Sources said the focal point of the LCD monitor firms' research is growing popularity with smartphone and tablet use and the need for consumers to display information on a large display via their smart device.

Meanwhile, the vendors have been planning to introduce new products this summer to accommodate the boom season that will have features such as new sizes, reduced thickness, LED-backlights and enhanced resolution." via DigiTimes

Thursday
Jun282012

Google Glasses Designer Gives Us An Up Close Look

"Olsson is the senior industrial designer on the Google Glass project and has spent the last year working at Google's X Lab to design a piece of technology that will sit in front of people's eyes. The glasses, according to Google's video, will be able to do everything from search the Internet and show you maps right in front of your eyes.

...

On the front of the glasses, in the top left (or right depending on which way you view them) corner is a small camera and a small glass-looking box, which is a tiny display. On the top of the glasses is a power button and a camera button. You control the screen's interface with the touchpad on the leg of the glasses.

"The touchpad is all hidden. There's no texture, it extends all over," Olsson describes. She explains that when she adjusts it sometimes it looks like she is deep in thought.

...

Olsson also wouldn't discuss what the display looked like from the other side -- the interface and what it looks like overlaid in the real world. However, she did come back to that distraction point and emphasized that her and her team made sure to put the display above the eye. "We placed the display above the eye not in front of it; I want this to be immersive, but not distracting."" via ABC News

Wednesday
Jun272012

A look inside Leap Motion, the 3D gesture control that's like Kinect on steroids

"Leap Motion's not the household name Kinect is, but it should be — the company's motion-tracking system is more powerful, more accurate, smaller, cheaper, and just more impressive. Leap CTO David Holz came by the Verge's New York offices to give us a demo of the company's upcoming product (called The Leap), and suffice to say we're only begrudgingly returning to our mice and keyboards.

The Leap uses a number of camera sensors to map out a workspace of sorts — it's a 3D space in which you operate as you normally would, with almost none of the Kinect's angle and distance restrictions. Currently the Leap uses VGA camera sensors, and the workspace is about three cubic feet; Holz told us that bigger, better sensors are the only thing required to make that number more like thirty feet, or three hundred. Leap's device tracks all movement inside its force field, and is remarkably accurate, down to 0.01mm. It tracks your fingers individually, and knows the difference between your fingers and the pencil you're holding between two of them.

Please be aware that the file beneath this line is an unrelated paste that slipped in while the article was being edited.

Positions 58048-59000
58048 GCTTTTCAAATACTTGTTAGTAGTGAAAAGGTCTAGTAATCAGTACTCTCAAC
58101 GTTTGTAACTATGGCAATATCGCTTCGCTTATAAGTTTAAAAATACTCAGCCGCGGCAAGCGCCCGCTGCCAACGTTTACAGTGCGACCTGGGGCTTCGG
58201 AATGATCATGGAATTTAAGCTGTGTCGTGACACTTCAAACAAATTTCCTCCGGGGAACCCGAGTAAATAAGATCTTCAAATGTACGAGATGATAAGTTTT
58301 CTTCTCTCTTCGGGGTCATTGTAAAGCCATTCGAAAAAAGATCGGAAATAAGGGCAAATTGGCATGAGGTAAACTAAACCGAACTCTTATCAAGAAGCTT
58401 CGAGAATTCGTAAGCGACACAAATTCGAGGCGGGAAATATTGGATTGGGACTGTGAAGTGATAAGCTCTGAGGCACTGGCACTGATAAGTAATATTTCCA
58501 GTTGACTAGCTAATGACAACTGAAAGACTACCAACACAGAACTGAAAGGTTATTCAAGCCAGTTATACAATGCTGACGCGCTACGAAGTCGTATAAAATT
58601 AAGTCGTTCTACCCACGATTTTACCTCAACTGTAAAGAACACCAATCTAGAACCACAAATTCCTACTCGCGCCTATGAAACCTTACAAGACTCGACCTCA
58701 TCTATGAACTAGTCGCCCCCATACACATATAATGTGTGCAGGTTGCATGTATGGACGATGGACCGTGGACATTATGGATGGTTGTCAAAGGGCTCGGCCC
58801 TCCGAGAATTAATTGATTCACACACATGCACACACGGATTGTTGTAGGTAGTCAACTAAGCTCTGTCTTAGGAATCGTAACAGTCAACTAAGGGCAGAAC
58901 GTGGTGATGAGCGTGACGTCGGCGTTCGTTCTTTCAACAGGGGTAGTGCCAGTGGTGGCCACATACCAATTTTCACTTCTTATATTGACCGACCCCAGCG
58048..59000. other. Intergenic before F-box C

...

Leap Motion's plans are huge (Holz mentioned a few times wanting to totally upend traditional computing methods) but the company's playing its cards close. The Leap will cost $70 when it's released — sometime between December and February — and Leap Motion is also working with OEMs to embed its technology into devices. The Leap is about the size of a USB drive, but Holz says it could easily be no larger than a dime, so adding it to a laptop or tablet shouldn't be difficult.

Developers are apparently beating down the company's doors for access to the technology — Holz said thousands of Leaps will be given away in the next few months, before it's released to the public. That's no surprise: after only a few minutes of cutting fruit, scrolling around maps and webpages, and navigating through huge 3D spaces, all without ever touching a thing, we're pretty sure we've seen the next big thing in computing." via The Verge

Wednesday
Jun272012

Video Conferencing Display System Sizing and Location

Image via Unified Communications Strategies